# Normal-inverse Gaussian distribution

Parameters ${\displaystyle \mu }$ location (real) ${\displaystyle \alpha }$ tail heaviness (real) ${\displaystyle \beta }$ asymmetry parameter (real) ${\displaystyle \delta }$ scale parameter (real) ${\displaystyle \gamma ={\sqrt {\alpha ^{2}-\beta ^{2}}}}$ ${\displaystyle x\in (-\infty ;+\infty )\!}$ ${\displaystyle {\frac {\alpha \delta K_{1}\left(\alpha {\sqrt {\delta ^{2}+(x-\mu )^{2}}}\right)}{\pi {\sqrt {\delta ^{2}+(x-\mu )^{2}}}}}\;e^{\delta \gamma +\beta (x-\mu )}}$ ${\displaystyle K_{j}}$ denotes a modified Bessel function of the third kind[1] ${\displaystyle \mu +\delta \beta /\gamma }$ ${\displaystyle \delta \alpha ^{2}/\gamma ^{3}}$ ${\displaystyle 3\beta /(\alpha {\sqrt {\delta \gamma }})}$ ${\displaystyle 3(1+4\beta ^{2}/\alpha ^{2})/(\delta \gamma )}$ ${\displaystyle e^{\mu z+\delta (\gamma -{\sqrt {\alpha ^{2}-(\beta +z)^{2}}})}}$ ${\displaystyle e^{i\mu z+\delta (\gamma -{\sqrt {\alpha ^{2}-(\beta +iz)^{2}}})}}$

The normal-inverse Gaussian distribution (NIG) is a continuous probability distribution that is defined as the normal variance-mean mixture where the mixing density is the inverse Gaussian distribution. The NIG distribution was noted by Blaesild in 1977 as a subclass of the generalised hyperbolic distribution discovered by Ole Barndorff-Nielsen.[2] In the next year Barndorff-Nielsen published the NIG in another paper.[3] It was introduced in the mathematical finance literature in 1997.[4]

The parameters of the normal-inverse Gaussian distribution are often used to construct a heaviness and skewness plot called the NIG-triangle.[5]

## Properties

### Moments

The fact that there is a simple expression for the moment generating function implies that simple expressions for all moments are available.[6][7]

### Linear transformation

This class is closed under affine transformations, since it is a particular case of the Generalized hyperbolic distribution, which has the same property.

### Summation

This class is infinitely divisible, since it is a particular case of the Generalized hyperbolic distribution, which has the same property.

### Convolution

The class of normal-inverse Gaussian distributions is closed under convolution in the following sense:[8] if ${\displaystyle X_{1}}$ and ${\displaystyle X_{2}}$ are independent random variables that are NIG-distributed with the same values of the parameters ${\displaystyle \alpha }$ and ${\displaystyle \beta }$, but possibly different values of the location and scale parameters, ${\displaystyle \mu _{1}}$, ${\displaystyle \delta _{1}}$ and ${\displaystyle \mu _{2},}$ ${\displaystyle \delta _{2}}$, respectively, then ${\displaystyle X_{1}+X_{2}}$ is NIG-distributed with parameters ${\displaystyle \alpha ,}$ ${\displaystyle \beta ,}$${\displaystyle \mu _{1}+\mu _{2}}$ and ${\displaystyle \delta _{1}+\delta _{2}.}$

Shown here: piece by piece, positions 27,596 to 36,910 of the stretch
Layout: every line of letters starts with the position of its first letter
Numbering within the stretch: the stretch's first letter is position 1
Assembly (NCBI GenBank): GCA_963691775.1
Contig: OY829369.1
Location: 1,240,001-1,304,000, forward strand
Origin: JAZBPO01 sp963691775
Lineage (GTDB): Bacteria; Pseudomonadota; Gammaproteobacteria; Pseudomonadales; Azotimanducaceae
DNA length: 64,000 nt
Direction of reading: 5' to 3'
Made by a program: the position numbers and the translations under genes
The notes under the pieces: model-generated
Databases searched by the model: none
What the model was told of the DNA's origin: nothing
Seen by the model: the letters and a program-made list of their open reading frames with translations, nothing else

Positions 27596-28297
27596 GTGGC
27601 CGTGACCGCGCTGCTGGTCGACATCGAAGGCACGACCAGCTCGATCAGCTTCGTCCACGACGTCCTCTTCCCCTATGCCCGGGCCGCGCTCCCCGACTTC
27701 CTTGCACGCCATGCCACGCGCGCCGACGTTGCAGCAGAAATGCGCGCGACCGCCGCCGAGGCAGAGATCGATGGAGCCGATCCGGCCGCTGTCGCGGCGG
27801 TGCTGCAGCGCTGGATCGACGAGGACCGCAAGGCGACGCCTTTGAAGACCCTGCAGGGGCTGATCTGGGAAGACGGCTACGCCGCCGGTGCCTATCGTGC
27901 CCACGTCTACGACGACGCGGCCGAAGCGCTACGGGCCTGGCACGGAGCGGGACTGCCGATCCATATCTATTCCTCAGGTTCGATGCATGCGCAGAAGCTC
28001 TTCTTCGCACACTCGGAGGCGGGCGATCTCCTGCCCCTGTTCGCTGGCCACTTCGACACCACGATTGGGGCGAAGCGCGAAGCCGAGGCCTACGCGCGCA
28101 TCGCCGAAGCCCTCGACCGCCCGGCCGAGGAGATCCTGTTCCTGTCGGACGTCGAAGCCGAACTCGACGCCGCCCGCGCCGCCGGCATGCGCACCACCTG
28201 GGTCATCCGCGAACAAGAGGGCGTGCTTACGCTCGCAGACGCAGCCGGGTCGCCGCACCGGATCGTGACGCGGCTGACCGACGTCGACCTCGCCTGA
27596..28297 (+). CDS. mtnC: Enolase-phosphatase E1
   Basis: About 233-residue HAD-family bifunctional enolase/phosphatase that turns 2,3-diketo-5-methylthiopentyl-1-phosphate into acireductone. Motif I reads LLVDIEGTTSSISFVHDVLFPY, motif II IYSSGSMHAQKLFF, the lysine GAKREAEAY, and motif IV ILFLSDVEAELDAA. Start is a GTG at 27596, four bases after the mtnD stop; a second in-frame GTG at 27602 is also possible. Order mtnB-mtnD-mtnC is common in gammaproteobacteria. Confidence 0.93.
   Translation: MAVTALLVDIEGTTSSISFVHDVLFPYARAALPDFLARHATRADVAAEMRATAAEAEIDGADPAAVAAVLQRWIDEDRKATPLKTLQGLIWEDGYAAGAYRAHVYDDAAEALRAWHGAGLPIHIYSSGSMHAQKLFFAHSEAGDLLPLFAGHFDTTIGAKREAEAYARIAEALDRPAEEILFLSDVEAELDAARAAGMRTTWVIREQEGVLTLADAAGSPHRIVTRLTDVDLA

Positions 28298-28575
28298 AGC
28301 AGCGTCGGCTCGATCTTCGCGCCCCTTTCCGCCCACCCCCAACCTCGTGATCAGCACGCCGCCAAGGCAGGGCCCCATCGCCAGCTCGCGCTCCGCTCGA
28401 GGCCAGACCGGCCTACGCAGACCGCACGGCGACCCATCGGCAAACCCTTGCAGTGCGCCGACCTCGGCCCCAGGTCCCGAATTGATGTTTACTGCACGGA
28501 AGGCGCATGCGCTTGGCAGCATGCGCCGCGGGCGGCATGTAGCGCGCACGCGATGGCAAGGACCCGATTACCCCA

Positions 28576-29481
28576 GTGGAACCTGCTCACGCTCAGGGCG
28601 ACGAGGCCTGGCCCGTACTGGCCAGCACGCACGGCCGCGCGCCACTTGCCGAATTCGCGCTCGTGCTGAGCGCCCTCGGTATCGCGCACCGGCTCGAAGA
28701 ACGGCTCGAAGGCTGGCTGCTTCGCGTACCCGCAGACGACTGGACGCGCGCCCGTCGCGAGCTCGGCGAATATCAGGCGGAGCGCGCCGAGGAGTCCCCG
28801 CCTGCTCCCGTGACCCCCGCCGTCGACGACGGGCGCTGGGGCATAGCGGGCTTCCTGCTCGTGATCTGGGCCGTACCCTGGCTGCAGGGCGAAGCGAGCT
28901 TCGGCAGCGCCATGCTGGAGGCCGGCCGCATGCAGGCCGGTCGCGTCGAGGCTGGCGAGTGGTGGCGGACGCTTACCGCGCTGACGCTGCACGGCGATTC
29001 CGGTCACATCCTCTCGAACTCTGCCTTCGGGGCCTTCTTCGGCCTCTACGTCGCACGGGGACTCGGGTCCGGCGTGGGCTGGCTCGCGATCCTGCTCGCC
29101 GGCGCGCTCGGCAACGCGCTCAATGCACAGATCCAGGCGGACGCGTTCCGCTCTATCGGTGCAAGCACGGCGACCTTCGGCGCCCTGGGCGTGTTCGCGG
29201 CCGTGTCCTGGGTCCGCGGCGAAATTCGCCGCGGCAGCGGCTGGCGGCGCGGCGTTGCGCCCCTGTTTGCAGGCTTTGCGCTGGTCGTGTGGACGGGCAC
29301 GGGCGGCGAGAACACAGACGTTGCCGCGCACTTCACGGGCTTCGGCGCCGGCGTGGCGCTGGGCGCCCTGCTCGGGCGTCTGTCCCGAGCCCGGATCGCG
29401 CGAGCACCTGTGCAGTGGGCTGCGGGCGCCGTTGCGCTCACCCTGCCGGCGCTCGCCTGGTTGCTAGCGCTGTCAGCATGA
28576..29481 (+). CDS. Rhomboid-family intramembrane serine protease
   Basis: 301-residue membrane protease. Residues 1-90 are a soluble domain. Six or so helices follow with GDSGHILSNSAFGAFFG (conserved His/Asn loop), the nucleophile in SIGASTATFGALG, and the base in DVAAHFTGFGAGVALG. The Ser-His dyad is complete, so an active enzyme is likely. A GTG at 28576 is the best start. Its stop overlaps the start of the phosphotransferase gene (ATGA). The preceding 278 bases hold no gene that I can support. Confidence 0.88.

## Related distributions

The class of NIG distributions is a flexible system of distributions that includes fat-tailed and skewed distributions, and the normal distribution, ${\displaystyle N(\mu ,\sigma ^{2}),}$ arises as a special case by setting ${\displaystyle \beta =0,\delta =\sigma ^{2}\alpha ,}$ and letting ${\displaystyle \alpha \rightarrow \infty }$.

## Stochastic process

The normal-inverse Gaussian distribution can also be seen as the marginal distribution of the normal-inverse Gaussian process which provides an alternative way of explicitly constructing it. Starting with a drifting Brownian motion (Wiener process), ${\displaystyle W^{(\gamma )}(t)=W(t)+\gamma t}$, we can define the inverse Gaussian process ${\displaystyle A_{t}=\inf\{s>0:W^{(\gamma )}(s)=\delta t\}.}$ Then given a second independent drifting Brownian motion, ${\displaystyle W^{(\beta )}(t)={\tilde {W}}(t)+\beta t}$, the normal-inverse Gaussian process is the time-changed process ${\displaystyle X_{t}=W^{(\beta )}(A_{t})}$. The process ${\displaystyle X(t)}$ at time 1 has the normal-inverse Gaussian distribution described above. The NIG process is a particular instance of the more general class of Lévy processes.

## References

1. ^ Ole E Barndorff-Nielsen, Thomas Mikosch and Sidney I. Resnick, Lévy Processes: Theory and Applications, Birkhäuser 2013 Note: in the literature this function is also referred to as Modified Bessel function of the third kind
2. ^ Barndorff-Nielsen, Ole (1977). "Exponentially decreasing distributions for the logarithm of particle size". Proceedings of the Royal Society of London. Series A, Mathematical and Physical Sciences. The Royal Society. 353 (1674): 401–409. doi:10.1098/rspa.1977.0041. JSTOR 79167.
3. ^ O. Barndorff-Nielsen, Hyperbolic Distributions and Distributions on Hyperbolae, Scandinavian Journal of Statistics 1978
4. ^ O. Barndorff-Nielsen, Normal Inverse Gaussian Distributions and Stochastic Volatility Modelling, Scandinavian Journal of Statistics 1997
5. ^ S.T Rachev, Handbook of Heavy Tailed Distributions in Finance, Volume 1: Handbooks in Finance, Book 1, North Holland 2003
6. ^ Erik Bolviken, Fred Espen Beth, Quantification of Risk in Norwegian Stocks via the Normal Inverse Gaussian Distribution, Proceedings of the AFIR 2000 Colloquium
7. ^ Anna Kalemanova, Bernd Schmid, Ralf Werner, The Normal inverse Gaussian distribution for synthetic CDO pricing, Journal of Derivatives 2007
8. ^ Ole E Barndorff-Nielsen, Thomas Mikosch and Sidney I. Resnick, Lévy Processes: Theory and Applications, Birkhäuser 2013